Independence Day is a highlight of the summer for many Americans. The holiday is traditionally celebrated with barbecues and fireworks, and is one of the busiest travel days of the year. Unfortunately, July 4 falls on a Wednesday this year; whereas in other years, employees typically enjoy three-day or four-day weekends, this year most are just getting one day off in the middle of the week. Most national holidays in the US, like Presidents’ Day or Memorial Day, are observed on a Monday so as to create a three-day weekend, but the Fourth of July is always celebrated on July 4.
This has led to some extra stress and logistical challenges for managers this week, as they have had to juggle numerous requests for additional vacation days from employees trying to carve out a longer holiday for themselves: A small survey from Office Pulse found that most employees were planning to take at least one extra day off and that one in five managers were overwhelmed by the amount of vacation requests they were getting. Meanwhile, among those employees who were not taking extra days off, 19 percent said they would be “extra tired” or “hungover” when they returned to work on Thursday—among Millennials, 30 percent.
(Of course, not all US employers offer paid vacation, so many employees can’t afford to take additional time off at all.)
On the positive side, those who are able to make a five-day weekend out of the holiday (or even take the whole week off) have more time to travel. Whether or not they do so depends partly on the economy: The last time the fourth fell on a Wednesday, in 2012, travel trends were stagnant, whereas they set a record the time before that, in 2007. This year, AAA expects the number of Independence Day travelers to set a record again, predicting that 46.9 million Americans will travel 50 miles or more away from home this holiday.
Employees who don’t take a long holiday may find that their Independence Day is not as fun or relaxing as they’d like it to be; it’s harder to disconnect from work, after all, when you were just there yesterday and have to go back again in the morning. Many Americans neglect to take proper vacations, and when they do, they have a tendency to check in with work. For workers who have a hard time unplugging and unwinding to begin with, a one-day holiday may not be especially restful.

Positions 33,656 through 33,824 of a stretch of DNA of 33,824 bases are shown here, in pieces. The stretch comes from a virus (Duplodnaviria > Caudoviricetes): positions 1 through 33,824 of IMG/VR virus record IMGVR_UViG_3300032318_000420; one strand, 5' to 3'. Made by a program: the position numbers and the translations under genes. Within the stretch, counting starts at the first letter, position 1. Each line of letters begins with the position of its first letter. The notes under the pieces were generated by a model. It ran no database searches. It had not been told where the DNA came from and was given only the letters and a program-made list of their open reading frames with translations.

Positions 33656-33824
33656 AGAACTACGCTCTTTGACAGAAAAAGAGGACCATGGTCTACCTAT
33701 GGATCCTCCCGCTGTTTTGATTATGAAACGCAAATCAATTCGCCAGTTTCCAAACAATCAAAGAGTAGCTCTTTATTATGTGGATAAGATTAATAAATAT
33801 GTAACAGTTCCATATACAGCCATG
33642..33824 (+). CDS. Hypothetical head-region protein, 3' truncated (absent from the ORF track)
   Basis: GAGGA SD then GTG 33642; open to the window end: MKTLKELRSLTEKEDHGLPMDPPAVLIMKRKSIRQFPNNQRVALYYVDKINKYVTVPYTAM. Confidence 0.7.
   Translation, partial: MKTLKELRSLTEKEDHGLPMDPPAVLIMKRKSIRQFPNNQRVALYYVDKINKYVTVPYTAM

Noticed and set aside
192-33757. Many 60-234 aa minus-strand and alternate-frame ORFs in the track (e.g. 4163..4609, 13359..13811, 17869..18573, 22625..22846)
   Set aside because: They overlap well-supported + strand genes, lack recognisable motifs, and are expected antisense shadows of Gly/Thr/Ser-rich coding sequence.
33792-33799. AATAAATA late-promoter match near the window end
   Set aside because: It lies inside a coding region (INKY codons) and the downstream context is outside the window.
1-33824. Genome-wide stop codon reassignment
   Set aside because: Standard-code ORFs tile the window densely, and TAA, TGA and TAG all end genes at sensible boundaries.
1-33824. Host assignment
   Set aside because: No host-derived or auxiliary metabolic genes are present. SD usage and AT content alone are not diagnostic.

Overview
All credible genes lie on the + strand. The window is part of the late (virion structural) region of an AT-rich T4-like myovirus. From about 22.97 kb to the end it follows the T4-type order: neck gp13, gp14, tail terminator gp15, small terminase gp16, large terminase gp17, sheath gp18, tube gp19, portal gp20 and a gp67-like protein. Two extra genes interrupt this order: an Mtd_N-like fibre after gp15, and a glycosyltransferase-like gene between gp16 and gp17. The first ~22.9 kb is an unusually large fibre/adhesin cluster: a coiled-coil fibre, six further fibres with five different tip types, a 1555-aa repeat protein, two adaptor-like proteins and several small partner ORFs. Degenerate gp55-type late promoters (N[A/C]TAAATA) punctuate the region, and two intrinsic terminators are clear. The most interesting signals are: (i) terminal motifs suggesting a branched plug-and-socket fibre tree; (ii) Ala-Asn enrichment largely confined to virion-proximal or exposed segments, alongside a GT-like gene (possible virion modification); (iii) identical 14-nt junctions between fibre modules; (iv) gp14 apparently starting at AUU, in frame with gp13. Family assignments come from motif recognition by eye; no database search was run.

To solve the problem of one-day holidays, Rachelle Hampton suggests at Slate that Americans adopt the European tradition of “bridge” holidays on days that fall between a national holiday and a weekend—as some US organizations already effectively do with the day after Thanksgiving, which is always celebrated on a Thursday. PayScale decided to do something a little more dramatic this year and have an “Independence Week” holiday for all its employees, PayScale Marketing Campaign Manager Cassidy Rush wrote at TLNT last week:
Declaring an Independence Week, most of our 440 employees will take the entire July 4th week off. Paid. And since we have unlimited PTO, this doesn’t count against anyone. Because we are a 24/7 technology company with customers who will be at work, we’ll have a team on-call over Independence Week to handle any urgent issues. They’ll take another week off. We prepared everyone for our week of rest with a very intentional communication strategy, notifying customers of the office closure and sharing the why behind Independence Week. The feedback we received from customers was overwhelmingly positive. … PayScale’s reasoning behind independence week is two pronged:
First, Independence Week is for our employees. We hope that by providing a week of collective rest, PayScale is giving employees the confidence and support they need to totally disconnect from work for an entire week.
Second, Independence week is for our customers. We firmly believe that our employees will come back to PayScale after the break feeling recharged and refreshed.
PayScale’s approach to the mid-week July 4 holiday is similar to the notion of shutting down for the typically slow business week between Christmas and the New Year. Rush’s explanation for PayScale’s Independence Week sounds very much like the reasoning behind PwC’s annual tradition of shutting down for the last week of the year.